A systematic review was undertaken to identify material relating to the potential for limb salvage with partial or total calcanectomy in ambulatory patients with calcaneal osteomyelitis. Studies eligible for inclusion consecutively enrolled ambulatory patients older than 18 years who underwent partial or total calcanectomy without adjunctive free tissue transfer for the treatment of calcaneal osteomyelitis and had a mean follow-up of 12 months or longer.
Sixteen studies involving 100 patients (76 partial and 28 total calcanectomies) met all of the inclusion criteria. Weighted mean follow-up was 33 months. Minor complications with subsequent healing occurred in less than 24% of patients. Most major complications were related to residual soft-tissue infection and osteomyelitis. Approximately 10% of patients required a major lower-extremity amputation. Major complications and major lower-extremity amputations occurred more frequently after total calcanectomy and in patients with a diagnosis of diabetes. Eighty-five percent of patients maintained or improved their ambulatory status postoperatively. Only 3% of patients decreased their ambulatory status postoperatively, becoming unlimited household ambulators.
This systematic review provides evidence that partial or total calcanectomy is a viable option for limb salvage in ambulatory patients with calcaneal osteomyelitis. (J Am Podiatr Med Assoc 102(5): 396–405, 2012)
Diabetic peripheral neuropathy (DPN) is a common cause of many lower-extremity complications. This case study illustrates the potential perils of pet ownership associated with diabetes and neuropathy. The case describes an incident resulting in traumatic digital amputations inflicted by a patient’s pet feline while she was sleeping. In presenting this case, the potential risks of pet ownership for patients with DPN are discussed along with a review of the relevant literature. (J Am Podiatr Med Assoc 103(5): 441–444, 2013)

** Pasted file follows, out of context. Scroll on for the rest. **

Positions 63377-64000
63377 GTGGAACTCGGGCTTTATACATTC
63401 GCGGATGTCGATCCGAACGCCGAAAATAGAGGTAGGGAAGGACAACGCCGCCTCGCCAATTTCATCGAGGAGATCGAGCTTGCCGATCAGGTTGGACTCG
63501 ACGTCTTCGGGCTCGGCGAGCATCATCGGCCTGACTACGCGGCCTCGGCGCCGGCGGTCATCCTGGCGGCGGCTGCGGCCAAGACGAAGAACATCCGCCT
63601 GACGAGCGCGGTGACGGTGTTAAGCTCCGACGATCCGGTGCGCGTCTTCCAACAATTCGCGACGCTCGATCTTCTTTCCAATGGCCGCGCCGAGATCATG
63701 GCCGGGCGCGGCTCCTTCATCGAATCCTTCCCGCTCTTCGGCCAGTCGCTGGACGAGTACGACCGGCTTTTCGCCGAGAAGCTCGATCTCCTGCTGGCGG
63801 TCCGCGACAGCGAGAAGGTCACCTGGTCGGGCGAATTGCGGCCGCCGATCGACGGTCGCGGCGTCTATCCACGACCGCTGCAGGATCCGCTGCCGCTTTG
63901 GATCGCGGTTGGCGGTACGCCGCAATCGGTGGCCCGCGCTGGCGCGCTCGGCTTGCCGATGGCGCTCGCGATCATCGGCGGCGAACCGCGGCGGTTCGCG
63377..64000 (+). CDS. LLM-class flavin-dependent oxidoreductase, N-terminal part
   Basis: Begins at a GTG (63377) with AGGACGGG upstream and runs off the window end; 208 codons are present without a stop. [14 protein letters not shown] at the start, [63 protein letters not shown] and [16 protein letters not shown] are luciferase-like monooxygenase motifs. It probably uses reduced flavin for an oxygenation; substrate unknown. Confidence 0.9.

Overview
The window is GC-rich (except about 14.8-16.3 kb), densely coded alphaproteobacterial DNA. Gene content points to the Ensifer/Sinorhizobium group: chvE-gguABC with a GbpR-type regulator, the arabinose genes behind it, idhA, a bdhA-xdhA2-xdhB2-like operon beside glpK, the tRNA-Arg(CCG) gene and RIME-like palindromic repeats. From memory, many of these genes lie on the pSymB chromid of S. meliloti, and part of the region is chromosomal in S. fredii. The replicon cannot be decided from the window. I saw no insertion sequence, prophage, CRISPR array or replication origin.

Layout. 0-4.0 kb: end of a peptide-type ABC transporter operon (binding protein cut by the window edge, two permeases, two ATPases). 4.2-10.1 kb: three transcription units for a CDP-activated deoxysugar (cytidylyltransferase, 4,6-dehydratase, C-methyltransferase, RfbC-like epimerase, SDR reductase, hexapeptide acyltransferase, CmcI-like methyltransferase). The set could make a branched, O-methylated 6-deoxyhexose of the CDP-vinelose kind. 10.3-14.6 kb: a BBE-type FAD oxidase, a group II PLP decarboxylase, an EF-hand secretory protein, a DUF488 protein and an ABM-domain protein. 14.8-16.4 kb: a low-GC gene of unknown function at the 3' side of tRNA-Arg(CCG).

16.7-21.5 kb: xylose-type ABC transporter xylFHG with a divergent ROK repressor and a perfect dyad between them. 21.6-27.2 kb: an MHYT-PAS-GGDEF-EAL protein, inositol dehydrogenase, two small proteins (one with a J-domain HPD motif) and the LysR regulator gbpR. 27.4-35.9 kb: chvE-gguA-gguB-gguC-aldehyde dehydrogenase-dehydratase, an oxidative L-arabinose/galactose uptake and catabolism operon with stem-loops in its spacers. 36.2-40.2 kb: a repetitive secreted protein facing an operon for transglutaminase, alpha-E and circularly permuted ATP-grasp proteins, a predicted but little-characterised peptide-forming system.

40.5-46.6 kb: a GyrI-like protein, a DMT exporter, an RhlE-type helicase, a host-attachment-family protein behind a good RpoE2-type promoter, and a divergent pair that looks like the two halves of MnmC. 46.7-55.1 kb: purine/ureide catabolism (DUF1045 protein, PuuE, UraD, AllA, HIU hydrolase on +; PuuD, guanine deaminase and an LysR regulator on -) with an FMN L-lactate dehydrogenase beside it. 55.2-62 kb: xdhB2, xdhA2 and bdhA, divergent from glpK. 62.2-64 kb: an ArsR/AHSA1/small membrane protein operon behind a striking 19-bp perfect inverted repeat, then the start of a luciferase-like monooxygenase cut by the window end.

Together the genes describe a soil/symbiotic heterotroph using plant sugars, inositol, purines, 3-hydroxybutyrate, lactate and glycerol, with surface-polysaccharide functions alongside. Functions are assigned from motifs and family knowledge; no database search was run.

The transmetatarsal amputation has been performed for over 40 years as a limb salvage procedure, in diabetic patients with nonhealing ulcerations or nonreconstructible ischemia. It is generally believed that the transmetatarsal amputation provides a better walking extremity than a more proximal amputation and is more energy efficient. A review of the literature reveals little regarding the biomechanics of the "short foot." The authors will review the functions of the myofascial structures in both the normal foot and the transmetatarsal amputation and discuss the influence of mechanics on transmetatarsal amputation lesions.